Unsurprisingly, Paul Krugman has the best big-picture comment on Syriza’s victory in Greece, why it happened, and what the “troika” (the IMF, the European Central Bank, and the European Commission) who have been cracking the whip on the Greeks should now do. The whole mess, he says, is mostly the product of a massive miscalculation by Europeans austerians:
Why were the original projections so wildly overoptimistic? As I said, because supposedly hardheaded officials were in reality engaged in fantasy economics. Both the European Commission and the European Central Bank decided to believe in the confidence fairy — that is, to claim that the direct job-destroying effects of spending cuts would be more than made up for by a surge in private-sector optimism. The I.M.F. was more cautious, but it nonetheless grossly underestimated the damage austerity would do.
And here’s the thing: If the troika had been truly realistic, it would have acknowledged that it was demanding the impossible. Two years after the Greek program began, the I.M.F. looked for historical examples where Greek-type programs, attempts to pay down debt through austerity without major debt relief or inflation, had been successful. It didn’t find any.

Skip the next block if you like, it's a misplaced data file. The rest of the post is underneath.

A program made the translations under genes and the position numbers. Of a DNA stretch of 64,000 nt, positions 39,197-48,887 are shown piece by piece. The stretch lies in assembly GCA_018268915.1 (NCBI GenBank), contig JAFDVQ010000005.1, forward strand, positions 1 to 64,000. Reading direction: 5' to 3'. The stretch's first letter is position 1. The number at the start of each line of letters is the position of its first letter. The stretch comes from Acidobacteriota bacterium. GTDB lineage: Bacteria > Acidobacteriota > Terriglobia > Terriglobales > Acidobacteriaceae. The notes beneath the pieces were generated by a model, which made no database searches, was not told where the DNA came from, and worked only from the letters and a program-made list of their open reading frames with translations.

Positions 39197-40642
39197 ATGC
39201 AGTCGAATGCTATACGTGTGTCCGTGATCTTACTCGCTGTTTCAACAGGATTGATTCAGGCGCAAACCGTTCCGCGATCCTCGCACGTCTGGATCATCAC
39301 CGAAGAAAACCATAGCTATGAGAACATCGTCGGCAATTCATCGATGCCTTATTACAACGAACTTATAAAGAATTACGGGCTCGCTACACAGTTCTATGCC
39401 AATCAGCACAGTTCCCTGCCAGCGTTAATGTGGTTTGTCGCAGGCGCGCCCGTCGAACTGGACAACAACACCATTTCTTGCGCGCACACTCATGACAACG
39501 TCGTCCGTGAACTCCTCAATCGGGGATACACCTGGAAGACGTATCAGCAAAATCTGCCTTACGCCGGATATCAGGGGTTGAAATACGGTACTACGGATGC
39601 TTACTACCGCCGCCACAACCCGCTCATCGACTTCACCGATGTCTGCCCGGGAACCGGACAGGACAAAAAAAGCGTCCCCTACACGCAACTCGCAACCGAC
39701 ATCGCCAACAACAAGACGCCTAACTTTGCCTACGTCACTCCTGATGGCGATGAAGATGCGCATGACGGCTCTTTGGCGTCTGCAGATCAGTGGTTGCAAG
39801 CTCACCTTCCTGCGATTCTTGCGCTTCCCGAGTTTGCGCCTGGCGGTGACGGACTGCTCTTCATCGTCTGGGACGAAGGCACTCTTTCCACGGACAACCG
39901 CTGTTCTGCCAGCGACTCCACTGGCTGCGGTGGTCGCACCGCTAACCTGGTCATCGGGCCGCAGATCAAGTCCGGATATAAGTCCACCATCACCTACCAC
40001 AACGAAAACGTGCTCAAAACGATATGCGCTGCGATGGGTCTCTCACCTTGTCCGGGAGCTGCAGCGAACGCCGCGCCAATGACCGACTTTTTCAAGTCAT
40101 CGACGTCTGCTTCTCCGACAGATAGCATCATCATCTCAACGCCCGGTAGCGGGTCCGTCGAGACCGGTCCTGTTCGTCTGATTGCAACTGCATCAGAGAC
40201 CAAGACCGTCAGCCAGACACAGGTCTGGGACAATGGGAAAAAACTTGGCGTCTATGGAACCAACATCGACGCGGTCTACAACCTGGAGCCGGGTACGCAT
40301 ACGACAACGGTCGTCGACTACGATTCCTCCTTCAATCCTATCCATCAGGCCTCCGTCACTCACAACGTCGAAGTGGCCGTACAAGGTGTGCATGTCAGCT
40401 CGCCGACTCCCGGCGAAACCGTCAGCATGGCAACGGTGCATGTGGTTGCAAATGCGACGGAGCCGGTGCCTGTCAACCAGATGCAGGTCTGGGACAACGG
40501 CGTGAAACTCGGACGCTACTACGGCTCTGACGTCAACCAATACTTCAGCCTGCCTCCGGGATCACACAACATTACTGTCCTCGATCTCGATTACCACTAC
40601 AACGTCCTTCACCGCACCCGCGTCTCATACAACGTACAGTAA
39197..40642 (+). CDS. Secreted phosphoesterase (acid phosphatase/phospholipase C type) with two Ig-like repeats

So now that Mr. Tsipras has won, and won big, European officials would be well advised to skip the lectures calling on him to act responsibly and to go along with their program. The fact is they have no credibility; the program they imposed on Greece never made sense. It had no chance of working….
[I]n calling for a major change, Mr. Tsipras is being far more realistic than officials who want the beatings to continue until morale improves. The rest of Europe should give him a chance to end his country’s nightmare.
At a time when Europe’s looking far less successful in recovering from the recession than even the half-austerian U.S., it’s really time to suggest a different approach that does not assume pain equals healing. Europe’s economic physicians need to stop applying leeches and look for cures.